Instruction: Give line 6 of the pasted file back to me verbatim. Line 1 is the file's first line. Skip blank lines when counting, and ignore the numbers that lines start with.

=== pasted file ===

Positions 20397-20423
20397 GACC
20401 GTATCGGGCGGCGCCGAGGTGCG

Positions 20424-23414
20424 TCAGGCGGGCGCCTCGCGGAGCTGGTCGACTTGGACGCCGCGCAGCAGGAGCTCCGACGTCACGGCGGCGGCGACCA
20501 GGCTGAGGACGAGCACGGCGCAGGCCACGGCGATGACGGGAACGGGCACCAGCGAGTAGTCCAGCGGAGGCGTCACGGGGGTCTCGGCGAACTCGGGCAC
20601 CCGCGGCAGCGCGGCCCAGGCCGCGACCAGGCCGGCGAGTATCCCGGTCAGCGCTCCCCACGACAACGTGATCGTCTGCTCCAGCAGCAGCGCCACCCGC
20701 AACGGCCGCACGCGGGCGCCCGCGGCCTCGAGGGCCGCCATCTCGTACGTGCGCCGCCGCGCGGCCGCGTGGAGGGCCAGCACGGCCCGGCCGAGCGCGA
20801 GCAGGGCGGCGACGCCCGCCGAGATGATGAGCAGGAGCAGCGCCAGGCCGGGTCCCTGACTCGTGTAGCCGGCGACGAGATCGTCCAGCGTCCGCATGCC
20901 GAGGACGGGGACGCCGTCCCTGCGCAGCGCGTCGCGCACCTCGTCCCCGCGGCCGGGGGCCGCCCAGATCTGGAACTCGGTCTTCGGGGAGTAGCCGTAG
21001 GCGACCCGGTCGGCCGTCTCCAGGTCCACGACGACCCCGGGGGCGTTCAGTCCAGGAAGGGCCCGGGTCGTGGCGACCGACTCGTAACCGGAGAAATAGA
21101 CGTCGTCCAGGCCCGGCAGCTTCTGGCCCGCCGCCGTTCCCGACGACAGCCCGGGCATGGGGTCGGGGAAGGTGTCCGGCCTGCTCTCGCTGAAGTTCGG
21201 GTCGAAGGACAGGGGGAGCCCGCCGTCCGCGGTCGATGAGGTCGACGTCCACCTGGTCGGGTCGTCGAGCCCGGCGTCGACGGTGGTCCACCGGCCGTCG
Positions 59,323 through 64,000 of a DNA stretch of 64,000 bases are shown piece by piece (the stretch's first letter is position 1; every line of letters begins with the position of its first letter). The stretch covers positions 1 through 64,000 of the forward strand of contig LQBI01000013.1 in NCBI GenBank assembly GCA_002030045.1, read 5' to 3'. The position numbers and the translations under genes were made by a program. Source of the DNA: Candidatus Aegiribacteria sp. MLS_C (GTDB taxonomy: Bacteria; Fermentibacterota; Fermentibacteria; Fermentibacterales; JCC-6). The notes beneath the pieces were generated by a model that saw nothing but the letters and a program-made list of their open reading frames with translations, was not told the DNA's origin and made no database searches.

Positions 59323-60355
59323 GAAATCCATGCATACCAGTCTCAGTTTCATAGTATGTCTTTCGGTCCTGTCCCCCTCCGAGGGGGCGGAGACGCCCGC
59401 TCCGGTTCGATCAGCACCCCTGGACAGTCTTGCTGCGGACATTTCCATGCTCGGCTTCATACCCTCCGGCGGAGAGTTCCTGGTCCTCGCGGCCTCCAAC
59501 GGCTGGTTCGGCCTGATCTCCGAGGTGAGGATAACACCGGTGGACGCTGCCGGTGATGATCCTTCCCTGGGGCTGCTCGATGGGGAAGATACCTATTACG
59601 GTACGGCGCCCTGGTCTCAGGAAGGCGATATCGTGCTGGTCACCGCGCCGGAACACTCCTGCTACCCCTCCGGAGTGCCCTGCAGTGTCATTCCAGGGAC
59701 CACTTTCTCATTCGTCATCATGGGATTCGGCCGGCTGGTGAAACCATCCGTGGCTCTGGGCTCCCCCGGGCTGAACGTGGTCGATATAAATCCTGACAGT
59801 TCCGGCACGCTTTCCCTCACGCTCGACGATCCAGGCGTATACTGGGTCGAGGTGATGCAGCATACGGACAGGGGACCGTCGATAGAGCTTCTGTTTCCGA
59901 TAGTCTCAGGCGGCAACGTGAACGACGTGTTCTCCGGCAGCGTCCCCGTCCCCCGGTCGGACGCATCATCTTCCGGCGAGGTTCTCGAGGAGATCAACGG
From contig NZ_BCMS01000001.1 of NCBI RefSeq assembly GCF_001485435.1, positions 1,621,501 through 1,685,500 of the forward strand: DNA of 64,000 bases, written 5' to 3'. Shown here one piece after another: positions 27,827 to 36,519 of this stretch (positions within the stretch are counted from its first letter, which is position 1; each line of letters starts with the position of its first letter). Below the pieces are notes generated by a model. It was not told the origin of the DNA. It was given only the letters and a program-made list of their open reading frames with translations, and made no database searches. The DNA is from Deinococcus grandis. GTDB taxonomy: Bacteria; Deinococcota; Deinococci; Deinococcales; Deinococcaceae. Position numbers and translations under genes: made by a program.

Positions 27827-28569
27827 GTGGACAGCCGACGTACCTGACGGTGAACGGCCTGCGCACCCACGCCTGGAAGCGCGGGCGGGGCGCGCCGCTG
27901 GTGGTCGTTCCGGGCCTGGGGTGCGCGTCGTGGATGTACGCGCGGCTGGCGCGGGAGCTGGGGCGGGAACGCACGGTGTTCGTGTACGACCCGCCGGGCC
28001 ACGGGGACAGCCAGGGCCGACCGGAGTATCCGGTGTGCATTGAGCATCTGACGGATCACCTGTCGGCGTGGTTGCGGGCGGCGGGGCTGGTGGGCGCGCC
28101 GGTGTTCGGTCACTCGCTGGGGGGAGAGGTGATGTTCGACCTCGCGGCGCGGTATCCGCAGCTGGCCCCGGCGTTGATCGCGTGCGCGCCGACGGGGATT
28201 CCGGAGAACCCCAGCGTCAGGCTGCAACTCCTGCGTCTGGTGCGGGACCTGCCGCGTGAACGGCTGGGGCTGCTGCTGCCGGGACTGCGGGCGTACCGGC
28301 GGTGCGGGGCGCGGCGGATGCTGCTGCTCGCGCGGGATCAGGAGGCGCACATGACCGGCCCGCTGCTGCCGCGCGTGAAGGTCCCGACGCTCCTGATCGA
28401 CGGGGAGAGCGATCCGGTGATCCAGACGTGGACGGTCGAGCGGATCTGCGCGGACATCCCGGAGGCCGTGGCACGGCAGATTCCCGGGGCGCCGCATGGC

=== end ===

20501 GGCTGAGGACGAGCACGGCGCAGGCCACGGCGATGACGGGAACGGGCACCAGCGAGTAGTCCAGCGGAGGCGTCACGGGGGTCTCGGCGAACTCGGGCAC